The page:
Sometimes I fret about the way I flit from one thing to another. Why can’t I focus? I’ll wonder. Why can’t I devote myself to one thing and practice it until I’m really good at it? But lately I’ve been trying to see switching gears as positive.
The other day I broke out the paints and brushes for the first time in maybe a whole year. One thing that got me motivated was my niece, who’s decided she wants to learn to paint for her senior project. She’s coming down to get a lesson next week, which is mildly terrifying, considering I don’t know what I’m doing even when I’ve been doing it a lot! So I thought I should at least try something on my own before I have to show her what to do.
Another motivation was a change to my work room. I got rid of an old recliner that I never sat in—it was basically acting as a giant dog bed, except when it was covered with junk—so with that gone, and the purchase of a folding table from Home Despot, I suddenly had what I’d been longing for: three different spaces for three different activities. Now I can let my desk be messy and use it only for writing. I can cover my drawing table with paper and pens and pencils. And I can leave tubes of paint and brushes all over my painting table. The room’s a bit crowded, but not having to clean up one mess before making another is well worth it!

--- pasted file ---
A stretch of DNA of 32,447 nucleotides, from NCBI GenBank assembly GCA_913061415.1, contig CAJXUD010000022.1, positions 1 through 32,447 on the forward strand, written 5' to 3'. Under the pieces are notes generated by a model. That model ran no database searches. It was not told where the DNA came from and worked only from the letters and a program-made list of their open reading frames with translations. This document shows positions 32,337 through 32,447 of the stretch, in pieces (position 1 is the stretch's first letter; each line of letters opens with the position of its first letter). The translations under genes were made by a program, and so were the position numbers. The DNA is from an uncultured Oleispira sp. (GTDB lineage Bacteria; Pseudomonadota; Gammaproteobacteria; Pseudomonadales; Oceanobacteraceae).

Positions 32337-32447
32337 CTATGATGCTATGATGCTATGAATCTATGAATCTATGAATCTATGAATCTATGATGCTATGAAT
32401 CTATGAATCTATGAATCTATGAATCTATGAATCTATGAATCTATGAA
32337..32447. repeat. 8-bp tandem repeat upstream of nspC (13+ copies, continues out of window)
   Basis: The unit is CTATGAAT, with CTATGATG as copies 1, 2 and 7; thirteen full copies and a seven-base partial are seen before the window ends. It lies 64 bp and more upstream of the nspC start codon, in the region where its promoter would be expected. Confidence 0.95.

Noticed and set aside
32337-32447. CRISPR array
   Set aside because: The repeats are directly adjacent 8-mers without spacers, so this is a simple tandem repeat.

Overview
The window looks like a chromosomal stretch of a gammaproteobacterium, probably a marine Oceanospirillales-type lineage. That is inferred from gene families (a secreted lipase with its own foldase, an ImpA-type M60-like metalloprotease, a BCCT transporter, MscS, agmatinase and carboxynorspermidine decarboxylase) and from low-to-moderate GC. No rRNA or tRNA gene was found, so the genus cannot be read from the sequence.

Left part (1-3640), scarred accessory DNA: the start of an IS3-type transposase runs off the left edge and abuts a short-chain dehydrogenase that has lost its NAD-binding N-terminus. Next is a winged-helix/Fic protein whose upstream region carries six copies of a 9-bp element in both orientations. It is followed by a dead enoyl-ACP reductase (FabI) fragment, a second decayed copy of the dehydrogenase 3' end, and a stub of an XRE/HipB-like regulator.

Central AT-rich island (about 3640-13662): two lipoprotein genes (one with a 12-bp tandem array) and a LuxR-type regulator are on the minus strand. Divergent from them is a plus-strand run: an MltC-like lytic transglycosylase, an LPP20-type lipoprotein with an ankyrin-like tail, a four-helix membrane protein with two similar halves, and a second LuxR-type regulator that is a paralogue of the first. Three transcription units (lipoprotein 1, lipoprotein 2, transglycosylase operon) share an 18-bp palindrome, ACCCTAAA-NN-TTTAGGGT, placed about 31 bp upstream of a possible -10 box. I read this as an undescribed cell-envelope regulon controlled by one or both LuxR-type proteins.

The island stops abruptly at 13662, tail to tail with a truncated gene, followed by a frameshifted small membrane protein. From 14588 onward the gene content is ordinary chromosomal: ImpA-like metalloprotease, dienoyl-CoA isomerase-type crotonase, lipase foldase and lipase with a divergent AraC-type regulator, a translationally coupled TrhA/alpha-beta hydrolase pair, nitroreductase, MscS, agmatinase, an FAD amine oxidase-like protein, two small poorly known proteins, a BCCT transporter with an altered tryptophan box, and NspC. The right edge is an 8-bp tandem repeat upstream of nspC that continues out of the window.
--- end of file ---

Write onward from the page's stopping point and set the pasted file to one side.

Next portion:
Finally, the last reason to squeeze out those paints: I needed to. There’s been a lot of stuff going on this month, and I’ve found it hard to concentrate on my YA-sci-fi revision. So I decided to just set it aside for a few weeks. But without writing, I haven’t been indulging my creative side, and that’s made me cranky.
Which is why it felt so good to paint this peacock. It’s not a masterpiece, but that’s OK. It was nice to switch gears and go back to something I haven’t been doing lately. And meanwhile, I’m letting the writing ground lie fallow for awhile. When I get back to it, maybe it’ll be really fertile!
Sure, having a laser focus can be a great thing—but don’t discount the joy of dabbling.